Watching festival films at home this year on laptops and televisions, many have voiced how they miss the physical screenings of typical festivals. In a very atypical year, moviegoers have had to adapt to watching films at home, which can be simultaneously more relaxing while also lacking the excitement of in-person festivals. The buzz and excitement of jumping from one screening to the next in a theater full of movie lovers is somewhat exhilarating. On the other hand, being able to stream the films this year at your convenience, while also having more time to consume films, is an advantage. The typical festival experience is definitely more exciting, but this year everyone was in need of a more relaxed version.
Wei Shujun’s Striding Into the Wind follows a film student named Kun (Zhou You) who seems to be just failing at everything. He doesn’t pay attention to his classes, his girlfriend is getting bored with him, and he can’t keep a stable job. Everything in his life is being held together by a thread, but Kun’s outlook improves once he purchases his first car. Unfortunately, the car is on its last leg and Kun is stuck with it as he helps his friend shoot his senior thesis film project.
The film functions as a mood piece, acting as a vehicle for the exploration of Kun’s reluctance to let go of his youth and become a responsible adult. We follow him as he finds newfound freedom with his car, but also struggles to balance that freedom with the demands of his life. Kun and the student film crew travel from place to place outside of Beijing, appreciating the beauty of the countryside. With visceral locations aided by rich cinematography, the film is beautiful to look at.
Due to the meditative nature of the film, the pacing is quite slow, which makes it hard to engage with. With little plot, the scenes flow from one to the other with little motivation. Kun goes through each scene appearing to have little interest in what is happening unless he is spending time with his friend. His apathy towards the consequences of his actions might appear careless at first, but after spending more time with the film, Kun’s attitude is perhaps a result of his fear of growing up. Although some may find Striding Into the Wind to take too much time, it still offers insights about navigating the changes from youth to adulthood.
Sweat is an energetic exploration of influencer culture and the effects of social media, directed by Magnus von Horn. It begins with a chaotic and lively workout class in a mall, led by fitness social media star Sylwia Zajac (Magdalena Kolesnik). The camera stays on her as she leads the workout and afterward, when she greets her fans with genuine smiles and hugs. It is a dizzying opening that is heavily contrasted with the moment she goes back to her changing room, the loud voices immediately fading. Sylwia loves her fans, that is clear, but what happens when you pour everything into something that is virtual, therefore intangible?
The film posits these questions by showing just a few days of Sylwia’s life. It consists of her opening sponsored brand packages, visiting her disapproving mother, and a creepy fan watching her from outside her apartment. Nearly every moment of her life is documented, using herself to motivate others. Her apartment is filled with devices for holding one’s phone, allowing her to record videos whenever she needs to, even in her bathroom as she brushes her teeth. The overwhelming presence of the phone and the focus on people’s reactions online are what drive Sweat’s attitude towards today’s culture surrounding social media.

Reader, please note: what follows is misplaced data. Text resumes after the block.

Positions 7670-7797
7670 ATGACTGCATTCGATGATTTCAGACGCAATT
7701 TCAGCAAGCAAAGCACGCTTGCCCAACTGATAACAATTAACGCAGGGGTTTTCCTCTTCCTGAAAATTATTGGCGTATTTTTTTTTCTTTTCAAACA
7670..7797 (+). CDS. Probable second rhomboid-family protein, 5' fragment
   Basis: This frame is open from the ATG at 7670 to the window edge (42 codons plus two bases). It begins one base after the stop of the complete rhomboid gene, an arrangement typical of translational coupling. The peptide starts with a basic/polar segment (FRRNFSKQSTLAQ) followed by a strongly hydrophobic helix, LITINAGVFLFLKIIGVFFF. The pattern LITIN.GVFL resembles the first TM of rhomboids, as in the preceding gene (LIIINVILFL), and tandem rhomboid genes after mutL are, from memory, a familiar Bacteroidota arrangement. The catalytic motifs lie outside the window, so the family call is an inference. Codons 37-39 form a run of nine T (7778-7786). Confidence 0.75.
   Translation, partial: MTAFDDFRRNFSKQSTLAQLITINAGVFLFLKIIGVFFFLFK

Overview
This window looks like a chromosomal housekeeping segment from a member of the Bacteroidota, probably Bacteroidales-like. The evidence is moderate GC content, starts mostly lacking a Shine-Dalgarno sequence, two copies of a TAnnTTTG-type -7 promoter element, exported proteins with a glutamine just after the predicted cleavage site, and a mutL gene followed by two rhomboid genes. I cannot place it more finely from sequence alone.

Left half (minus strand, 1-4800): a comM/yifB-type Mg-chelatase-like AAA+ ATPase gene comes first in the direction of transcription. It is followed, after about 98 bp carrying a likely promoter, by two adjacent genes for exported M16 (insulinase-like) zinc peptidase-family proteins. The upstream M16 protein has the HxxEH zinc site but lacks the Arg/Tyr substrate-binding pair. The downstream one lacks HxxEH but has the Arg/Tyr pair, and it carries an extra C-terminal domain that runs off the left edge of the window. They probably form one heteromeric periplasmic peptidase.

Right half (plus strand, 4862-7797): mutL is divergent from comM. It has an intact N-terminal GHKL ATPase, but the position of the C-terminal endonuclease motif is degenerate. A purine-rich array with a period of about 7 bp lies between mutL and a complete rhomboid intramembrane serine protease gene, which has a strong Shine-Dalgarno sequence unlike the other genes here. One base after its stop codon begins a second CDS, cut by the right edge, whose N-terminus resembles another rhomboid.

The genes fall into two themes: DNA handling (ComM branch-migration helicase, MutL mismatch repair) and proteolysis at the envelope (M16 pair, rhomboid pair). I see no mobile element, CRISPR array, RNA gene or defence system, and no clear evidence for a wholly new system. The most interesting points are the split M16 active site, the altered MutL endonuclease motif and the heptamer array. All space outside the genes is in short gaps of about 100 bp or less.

Being constantly surrounded by virtual fans seems nice until you finish recording your video and look around your empty apartment. Sylwia is alone. Her family doesn’t quite understand the passion she has for her job and fans, and she can’t seem to connect with anyone on a romantic level. This is linked to the demands of being an influencer, needing to constantly document your life and emotions, to the point that they may no longer feel genuine. Not focusing on the overwhelming facet of being an influencer, but rather on the lonely aspect of it, is what makes Sweat a compelling watch.
Sweden’s The Comeback is one of the most enjoyable films at this year’s festival. In 1983, Annbritt (Anki Larsson) lost the Sweden championship badminton game. In her mind, it was due to a bad call by the referee, which resulted in her assaulting him and being shamed from the public ever since. Now, Annbritt is an unemployed alcoholic who still can’t move past the tragic event. After speaking with her therapist, she decides that in order to move forward, she must get closure through a rematch.
The Comeback immediately sets its tone through quick editing and harsh music. This also allows the film to set up Annbritt’s intensity and anger at the beginning in a way that gets the audience is on board for the rest of the film. Her character contrasts with the others in the film, like her son and therapist, who are trying to help her train and have problems of their own. The cutting dialogue and comedic editing make this film a true dark comedy. The vibe is not the only great part, although it surely makes the film stand on its own. Larsson’s performance is filled with vigor, making the audience root for her vile underdog of a character. Watching a middle-aged woman who is broken down and hopeless suddenly regain her sense of meaning is motivational.
The 56th Chicago International Film Festival clearly has a wonderful lineup of diverse films. All three of these films explore hardship and growth each with their own vision. They will be available to stream until the festival ends on October 25th.